Innovation & Technology

  • The FDA recently approved the first cell-based therapy — widely used in treating blood cancers — for solid tumors. Stanford Medicine treated the first patient with advanced melanoma.

  • Stanford Medicine magazine on psychiatry

    The new issue of Stanford Medicine magazine reports on emerging research and innovative treatments to improve mental health.

  • Studying neurodevelopmental disorders

    Stanford Medicine research on Timothy syndrome — which predisposes newborns to autism and epilepsy — may extend well beyond the rare genetic disorder to schizophrenia and other conditions.

  • Chuck Chan dies at 48

    The Stanford Medicine researcher was known for his groundbreaking work and his generous spirit as a mentor and colleague.

  • AI models help clinician communication

    A new artificial intelligence model helps physicians and nurses work together at Stanford Hospital to boost patient care.

  • Virtual biopsy shows promise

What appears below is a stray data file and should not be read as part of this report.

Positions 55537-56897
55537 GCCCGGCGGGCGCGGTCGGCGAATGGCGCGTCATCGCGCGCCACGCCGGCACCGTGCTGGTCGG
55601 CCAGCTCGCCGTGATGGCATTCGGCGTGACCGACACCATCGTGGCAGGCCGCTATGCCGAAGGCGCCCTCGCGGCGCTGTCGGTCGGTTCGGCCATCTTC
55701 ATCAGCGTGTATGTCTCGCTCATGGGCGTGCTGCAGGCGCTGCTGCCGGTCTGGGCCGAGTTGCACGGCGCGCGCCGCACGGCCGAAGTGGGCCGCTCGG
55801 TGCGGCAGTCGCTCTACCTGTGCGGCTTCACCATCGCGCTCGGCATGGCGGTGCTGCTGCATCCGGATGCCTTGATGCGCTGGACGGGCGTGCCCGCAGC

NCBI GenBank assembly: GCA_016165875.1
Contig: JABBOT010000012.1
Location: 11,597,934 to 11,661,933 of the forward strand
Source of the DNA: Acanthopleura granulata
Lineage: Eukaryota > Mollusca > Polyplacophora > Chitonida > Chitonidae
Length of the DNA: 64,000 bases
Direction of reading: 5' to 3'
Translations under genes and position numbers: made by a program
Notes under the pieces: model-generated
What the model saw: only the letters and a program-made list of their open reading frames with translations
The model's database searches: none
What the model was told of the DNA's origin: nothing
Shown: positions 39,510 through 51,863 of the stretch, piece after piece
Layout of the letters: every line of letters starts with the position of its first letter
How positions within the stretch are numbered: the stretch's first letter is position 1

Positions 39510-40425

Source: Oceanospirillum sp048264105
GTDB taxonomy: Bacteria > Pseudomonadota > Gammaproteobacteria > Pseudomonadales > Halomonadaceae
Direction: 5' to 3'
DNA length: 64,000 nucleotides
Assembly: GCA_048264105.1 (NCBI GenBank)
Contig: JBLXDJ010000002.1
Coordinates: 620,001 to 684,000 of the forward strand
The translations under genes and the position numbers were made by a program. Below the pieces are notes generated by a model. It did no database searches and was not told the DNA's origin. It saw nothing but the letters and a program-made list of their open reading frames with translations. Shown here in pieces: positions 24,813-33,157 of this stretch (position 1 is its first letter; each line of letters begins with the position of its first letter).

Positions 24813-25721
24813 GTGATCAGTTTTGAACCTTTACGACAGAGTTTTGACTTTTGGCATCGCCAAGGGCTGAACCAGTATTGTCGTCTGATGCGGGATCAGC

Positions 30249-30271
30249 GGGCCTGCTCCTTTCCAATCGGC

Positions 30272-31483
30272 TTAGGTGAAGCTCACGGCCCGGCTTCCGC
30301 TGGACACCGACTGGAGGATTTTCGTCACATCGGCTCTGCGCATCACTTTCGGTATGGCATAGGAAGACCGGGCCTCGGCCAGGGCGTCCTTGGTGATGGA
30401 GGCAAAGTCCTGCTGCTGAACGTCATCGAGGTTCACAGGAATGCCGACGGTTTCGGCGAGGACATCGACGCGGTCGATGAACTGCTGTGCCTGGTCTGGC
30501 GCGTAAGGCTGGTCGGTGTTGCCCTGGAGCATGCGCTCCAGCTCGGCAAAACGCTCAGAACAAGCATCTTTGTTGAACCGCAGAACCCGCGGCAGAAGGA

Stanford Medicine researchers develop a new imaging method to create a cell-by-cell reconstruction of skin or other tissue without taking a biopsy.

  • AI helps with patient emails

    Stanford Medicine study shows that large language models can lend a hand to clinicians in responding to patient email messages.

  • AI helps with clinical notes

    Stanford Medicine integrates AI-powered listening technology that takes notes for health care providers, allowing them to spend more time with patients and less time on administrative tasks.

  • Digital health's future

    Digital Health 2024 drew more than 200 attendees to hear from dozens of speakers on a range of topics at the intersection of health and digital technology.

  • Augmented reality in the OR

    Stanford Medicine physician uses augmented reality to streamline data visualization during surgery.

  • Women’s and men’s brain patterns differ

    Stanford Medicine researchers have developed a powerful new artificial intelligence model that can distinguish between male and female brains.

  • AI helps manage Type 2 diabetes

    A new study led by Stanford Medicine indicates that an AI app can help Type 2 diabetic patients manage their blood glucose levels.


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